Lawn Drainage Solutions Q&A With An Expert
Floridians know that during the summer, a rainstorm can pour down at any moment. And it’s important for homeowners to be prepared. If your yard doesn’t have proper lawn drainage, storm runoff can collect and cause big problems for your property, from erosion, to harboring insects, to washing out the foundation under your home.
Because we here at Sun Power Lawn Care want your yard to be at its best all year, we asked the lawn drainage system experts at Naturally Green Landscape Design to answer our questions on protecting yards from storm runoff. With this expert lawn drainage advice, all you’ll have to worry about during a storm is remembering your umbrella.
Guest Expert: Kevin Green, Owner, Naturally Green Landscape Design
What types of lawn drainage systems are available to homeowners?
The type that we install the most often is called a French drain. It’s basically an underground pipe that’s enveloped in rock, which channels water away from problem areas. It’s perfect if you’ve got water collecting near your house – you can install a French drain against the entire length of the house to route the water away and protect your foundation.
For properties that have pits or slopes where water tends to pool, we can install catch basins. I remember a customer we had whose backyard was the lowest point in their property, so when it rained, they would get two or three feet of water in their yard. So we brought up a bunch of dirt, graded the land so that it slopes to one specific point, and then put a catch basin there to collect all the water, with a pipe that channeled it away to the city drain system.
But if you’re in an area where you can’t drain water by gravity to a lower point, you can install a sump pump. A sump pump is just a large underground reservoir with a pump in it, and when it reaches a certain water volume, it’ll actually pump that water uphill and away.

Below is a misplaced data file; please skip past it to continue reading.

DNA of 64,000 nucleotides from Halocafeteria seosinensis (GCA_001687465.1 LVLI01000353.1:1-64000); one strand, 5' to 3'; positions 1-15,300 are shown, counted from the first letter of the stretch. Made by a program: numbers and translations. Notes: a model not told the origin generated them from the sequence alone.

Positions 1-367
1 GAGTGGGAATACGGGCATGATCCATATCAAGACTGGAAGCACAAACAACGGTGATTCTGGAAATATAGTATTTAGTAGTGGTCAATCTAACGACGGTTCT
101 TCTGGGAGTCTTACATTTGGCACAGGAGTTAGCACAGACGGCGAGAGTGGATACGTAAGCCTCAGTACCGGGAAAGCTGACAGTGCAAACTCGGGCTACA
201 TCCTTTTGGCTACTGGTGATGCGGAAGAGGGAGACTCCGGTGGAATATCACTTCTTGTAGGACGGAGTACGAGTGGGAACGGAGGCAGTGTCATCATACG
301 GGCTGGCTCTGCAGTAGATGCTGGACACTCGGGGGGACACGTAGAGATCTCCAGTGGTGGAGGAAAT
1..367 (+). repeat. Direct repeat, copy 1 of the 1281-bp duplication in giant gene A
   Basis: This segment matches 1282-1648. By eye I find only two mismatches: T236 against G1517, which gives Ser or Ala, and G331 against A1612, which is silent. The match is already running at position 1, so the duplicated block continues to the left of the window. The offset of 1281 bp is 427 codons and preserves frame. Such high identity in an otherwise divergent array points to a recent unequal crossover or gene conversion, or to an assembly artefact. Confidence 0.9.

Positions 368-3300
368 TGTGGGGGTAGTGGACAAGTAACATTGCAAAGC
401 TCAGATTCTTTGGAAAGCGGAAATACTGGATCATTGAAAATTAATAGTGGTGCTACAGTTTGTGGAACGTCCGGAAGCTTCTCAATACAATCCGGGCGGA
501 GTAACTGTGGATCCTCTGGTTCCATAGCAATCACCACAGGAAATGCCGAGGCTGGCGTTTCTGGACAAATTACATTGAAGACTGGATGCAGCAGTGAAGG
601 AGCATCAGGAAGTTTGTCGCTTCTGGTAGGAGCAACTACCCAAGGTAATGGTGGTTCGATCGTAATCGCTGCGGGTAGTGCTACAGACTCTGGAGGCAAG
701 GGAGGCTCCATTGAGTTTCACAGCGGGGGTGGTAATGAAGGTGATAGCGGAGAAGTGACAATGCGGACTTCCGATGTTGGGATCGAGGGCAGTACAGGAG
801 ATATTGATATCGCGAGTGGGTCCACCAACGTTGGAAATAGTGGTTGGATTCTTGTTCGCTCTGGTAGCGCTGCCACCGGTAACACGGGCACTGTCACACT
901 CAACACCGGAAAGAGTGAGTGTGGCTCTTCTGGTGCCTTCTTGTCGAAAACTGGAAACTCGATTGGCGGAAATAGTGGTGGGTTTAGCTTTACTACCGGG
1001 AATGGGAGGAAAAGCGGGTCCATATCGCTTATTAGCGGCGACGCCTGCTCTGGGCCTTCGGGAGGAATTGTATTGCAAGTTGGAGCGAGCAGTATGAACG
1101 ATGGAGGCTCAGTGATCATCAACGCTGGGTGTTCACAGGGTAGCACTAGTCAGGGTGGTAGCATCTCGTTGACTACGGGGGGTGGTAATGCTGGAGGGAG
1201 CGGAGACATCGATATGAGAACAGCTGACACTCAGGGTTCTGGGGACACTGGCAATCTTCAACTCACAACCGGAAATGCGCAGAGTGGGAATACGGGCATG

How can homeowners decide which system is right for them?
For the most part, it takes a professional to come out. There are a lot of calculations behind the hydrology of moving water around. We do a comprehensive survey of the property so that we can decide the most effective and efficient way to route runoff water away from the house and yard.
What’s involved in getting a drainage system installed?
The property survey requires extensive equipment to take measurements, which we then plot to paper. From there, we use that information to figure out the high points and low points in the yard – if you raise this spot, where is it going to push water to?
Then, there’s the work of actually putting the system in the ground. It’s labor intensive, requiring many man-hours to complete. With a four person team, we typically would take about four days on the property to complete a job.
What can homeowners do if they already have standing water in their yards?
First off, we would remove the standing water using pumps. But from there, the only way to prevent it from happening again would be to install a proper system or reshape the land. What seems like a small problem now can become a giant one – we’ve seen so many homeowners wind up with foundation problems on their house due to water erosion.
Are there methods besides piped drainage systems that homeowners can use to deal with storm runoff?
If your traditional pine or bark mulch is getting washed away by water, consider rock mulch – otherwise known as landscape rock or decorative stone. This will prevent erosion and slow down runoff water so it doesn’t wash everything away with it.
We also find that sloped yards have issues if there’s only sparse and low vegetation, with few roots in the ground. You can put more vegetation in your yard, because the roots will prevent your soil from eroding. Putting in some plantings spaced tightly will help hold your soil in place.
For more information on lawn drainage and the other services provided by Naturally Green Landscape Design, click here. Sun Power Lawn Care works closely with this business and many others throughout the Gainesville and North Central Florida area to create healthy, beautiful lawns using sustainable methods.
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